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  • Kristy McConnell, R. Psych.

Ophelia's Journey to Confidence with EMDR Intensive Therapy

Ophelia is in her late-30s and feels like she should be at a different place in her life. She describes herself as an introvert and a chronic people pleaser. It is easy to see that she is likely a safe-place to land for her friends and family. She has a gentle sweet nature about her, and although cautious, when she opens up you learn that she has some super cool qualities, if only she could see them and share them with those around her. Ophelia wants to be sure of herself. She wants to feel confident about who she is and take risks in her career. She wants to feel good about the skin she’s in and wear her quirky outfits with her shoulders back. Ophelia doesn’t want to be scared to take up space.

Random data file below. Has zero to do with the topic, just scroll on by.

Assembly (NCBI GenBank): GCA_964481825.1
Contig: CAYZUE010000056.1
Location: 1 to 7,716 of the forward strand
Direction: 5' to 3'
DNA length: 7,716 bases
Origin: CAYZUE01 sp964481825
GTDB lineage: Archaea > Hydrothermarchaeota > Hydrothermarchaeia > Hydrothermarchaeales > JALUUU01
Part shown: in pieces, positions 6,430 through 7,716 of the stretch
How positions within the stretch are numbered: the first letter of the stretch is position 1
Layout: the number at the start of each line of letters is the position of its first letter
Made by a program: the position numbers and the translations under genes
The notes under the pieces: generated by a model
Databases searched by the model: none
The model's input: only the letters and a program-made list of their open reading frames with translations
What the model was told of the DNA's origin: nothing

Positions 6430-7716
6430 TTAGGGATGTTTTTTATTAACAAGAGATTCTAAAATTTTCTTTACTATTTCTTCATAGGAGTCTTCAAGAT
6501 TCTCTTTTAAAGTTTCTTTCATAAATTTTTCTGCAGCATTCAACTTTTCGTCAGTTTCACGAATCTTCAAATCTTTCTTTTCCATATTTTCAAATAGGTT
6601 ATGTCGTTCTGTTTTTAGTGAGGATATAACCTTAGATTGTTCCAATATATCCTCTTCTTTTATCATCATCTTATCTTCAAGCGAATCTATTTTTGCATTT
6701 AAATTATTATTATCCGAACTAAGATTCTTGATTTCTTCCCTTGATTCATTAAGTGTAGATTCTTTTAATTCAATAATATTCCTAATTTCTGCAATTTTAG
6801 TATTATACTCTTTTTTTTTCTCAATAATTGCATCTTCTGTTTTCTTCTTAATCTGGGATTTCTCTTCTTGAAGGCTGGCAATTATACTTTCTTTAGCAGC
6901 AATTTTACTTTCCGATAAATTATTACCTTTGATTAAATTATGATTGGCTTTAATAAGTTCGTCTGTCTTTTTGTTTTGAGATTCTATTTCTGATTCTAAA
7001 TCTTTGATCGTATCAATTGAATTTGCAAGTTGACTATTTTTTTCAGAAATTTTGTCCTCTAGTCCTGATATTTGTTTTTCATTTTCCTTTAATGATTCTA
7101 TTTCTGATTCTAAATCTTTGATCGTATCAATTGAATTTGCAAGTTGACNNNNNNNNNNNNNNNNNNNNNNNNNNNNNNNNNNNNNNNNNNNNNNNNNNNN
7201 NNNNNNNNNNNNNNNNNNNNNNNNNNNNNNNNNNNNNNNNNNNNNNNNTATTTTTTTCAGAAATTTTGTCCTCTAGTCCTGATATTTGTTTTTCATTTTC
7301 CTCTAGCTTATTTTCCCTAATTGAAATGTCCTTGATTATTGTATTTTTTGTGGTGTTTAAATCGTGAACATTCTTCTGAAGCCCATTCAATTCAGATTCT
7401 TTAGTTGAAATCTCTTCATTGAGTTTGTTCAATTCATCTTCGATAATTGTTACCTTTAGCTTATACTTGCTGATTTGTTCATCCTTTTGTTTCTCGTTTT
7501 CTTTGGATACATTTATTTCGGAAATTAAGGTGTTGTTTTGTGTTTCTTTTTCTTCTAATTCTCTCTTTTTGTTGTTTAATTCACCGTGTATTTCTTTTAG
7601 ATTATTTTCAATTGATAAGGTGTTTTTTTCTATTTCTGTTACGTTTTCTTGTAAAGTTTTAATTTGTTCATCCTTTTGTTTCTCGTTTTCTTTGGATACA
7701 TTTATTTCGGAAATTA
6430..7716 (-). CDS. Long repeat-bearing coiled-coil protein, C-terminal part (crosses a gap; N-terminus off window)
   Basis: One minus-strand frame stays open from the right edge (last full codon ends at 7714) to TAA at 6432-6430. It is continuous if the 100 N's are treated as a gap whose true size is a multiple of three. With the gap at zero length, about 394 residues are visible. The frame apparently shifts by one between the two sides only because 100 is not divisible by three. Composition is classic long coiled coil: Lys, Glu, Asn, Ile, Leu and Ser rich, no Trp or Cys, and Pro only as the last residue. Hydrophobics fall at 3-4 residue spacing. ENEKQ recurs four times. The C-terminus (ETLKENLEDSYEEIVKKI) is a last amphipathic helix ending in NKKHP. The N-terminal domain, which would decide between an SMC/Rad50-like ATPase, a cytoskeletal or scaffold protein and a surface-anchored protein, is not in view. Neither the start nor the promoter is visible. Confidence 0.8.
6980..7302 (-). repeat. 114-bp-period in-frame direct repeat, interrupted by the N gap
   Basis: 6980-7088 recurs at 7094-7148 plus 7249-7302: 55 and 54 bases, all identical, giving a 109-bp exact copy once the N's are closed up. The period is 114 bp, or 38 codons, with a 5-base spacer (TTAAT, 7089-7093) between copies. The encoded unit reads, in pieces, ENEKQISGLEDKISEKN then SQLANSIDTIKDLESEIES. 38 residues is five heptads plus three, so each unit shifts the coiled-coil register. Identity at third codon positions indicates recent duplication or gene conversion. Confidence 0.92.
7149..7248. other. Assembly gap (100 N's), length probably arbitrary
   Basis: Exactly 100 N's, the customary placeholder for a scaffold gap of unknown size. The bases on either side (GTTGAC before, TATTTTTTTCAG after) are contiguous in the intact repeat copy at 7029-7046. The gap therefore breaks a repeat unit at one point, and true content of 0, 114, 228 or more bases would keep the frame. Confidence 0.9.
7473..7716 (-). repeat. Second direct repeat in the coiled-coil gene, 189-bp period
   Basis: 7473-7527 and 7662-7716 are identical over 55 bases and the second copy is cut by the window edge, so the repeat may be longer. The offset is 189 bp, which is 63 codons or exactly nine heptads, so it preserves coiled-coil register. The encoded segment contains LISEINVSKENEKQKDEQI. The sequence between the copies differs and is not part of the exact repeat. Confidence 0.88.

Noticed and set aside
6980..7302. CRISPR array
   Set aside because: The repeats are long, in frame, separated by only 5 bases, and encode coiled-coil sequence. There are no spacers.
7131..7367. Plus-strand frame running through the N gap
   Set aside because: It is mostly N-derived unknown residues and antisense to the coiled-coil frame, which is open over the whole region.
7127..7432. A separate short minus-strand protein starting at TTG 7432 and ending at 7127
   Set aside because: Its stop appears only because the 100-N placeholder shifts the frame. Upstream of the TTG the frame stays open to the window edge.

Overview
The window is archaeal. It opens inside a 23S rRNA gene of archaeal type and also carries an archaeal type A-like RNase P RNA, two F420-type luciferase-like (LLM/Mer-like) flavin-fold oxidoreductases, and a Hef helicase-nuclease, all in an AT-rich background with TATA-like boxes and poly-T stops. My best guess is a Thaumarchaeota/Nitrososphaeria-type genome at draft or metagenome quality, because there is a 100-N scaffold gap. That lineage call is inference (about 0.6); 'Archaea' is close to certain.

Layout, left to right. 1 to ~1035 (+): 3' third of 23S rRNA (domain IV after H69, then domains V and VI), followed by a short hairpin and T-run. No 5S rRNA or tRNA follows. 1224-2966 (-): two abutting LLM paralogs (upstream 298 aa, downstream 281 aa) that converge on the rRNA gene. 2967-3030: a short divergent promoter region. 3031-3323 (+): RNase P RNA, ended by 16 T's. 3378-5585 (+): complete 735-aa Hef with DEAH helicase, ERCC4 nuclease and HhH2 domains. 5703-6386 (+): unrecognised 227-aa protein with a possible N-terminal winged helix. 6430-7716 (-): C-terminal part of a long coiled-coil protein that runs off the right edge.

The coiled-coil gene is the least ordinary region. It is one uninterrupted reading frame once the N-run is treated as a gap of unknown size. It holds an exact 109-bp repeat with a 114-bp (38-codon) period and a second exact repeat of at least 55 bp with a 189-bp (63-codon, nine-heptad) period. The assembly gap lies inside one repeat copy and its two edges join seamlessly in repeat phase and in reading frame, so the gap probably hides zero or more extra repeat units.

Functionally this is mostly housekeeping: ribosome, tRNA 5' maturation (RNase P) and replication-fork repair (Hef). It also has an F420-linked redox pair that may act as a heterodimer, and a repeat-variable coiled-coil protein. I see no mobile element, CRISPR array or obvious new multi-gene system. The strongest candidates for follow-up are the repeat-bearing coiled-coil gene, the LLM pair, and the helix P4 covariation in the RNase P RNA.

EMDR Intensive Journal

Therapy with Limited Schedule Disruption

Ophelia came to therapy having tried a few different approaches and therapists over the years. Her friend mentioned EMDR intensive therapy, and had heard they were a way to receive a lot of therapy in a short period of time in order to see change and growth quickly. This appealed to Ophelia because she didn’t like the idea of having to take time off work biweekly in order to commit to regular therapy sessions, but she knew she needed to invest in her mental health. Taking a few days off would be easier than taking random hours during many days. 

Ophelia wasn’t sure about EMDR therapy or what it was, but upon searching online, Ophelia saw that it was being effectively used to treat things like anxiety, depression, and self-esteem. It wasn’t just for veterans, first responders, or survivors of motor vehicle collisions any longer. She decided to reach out to find out more. 

The Process of Booking Intensive Therapy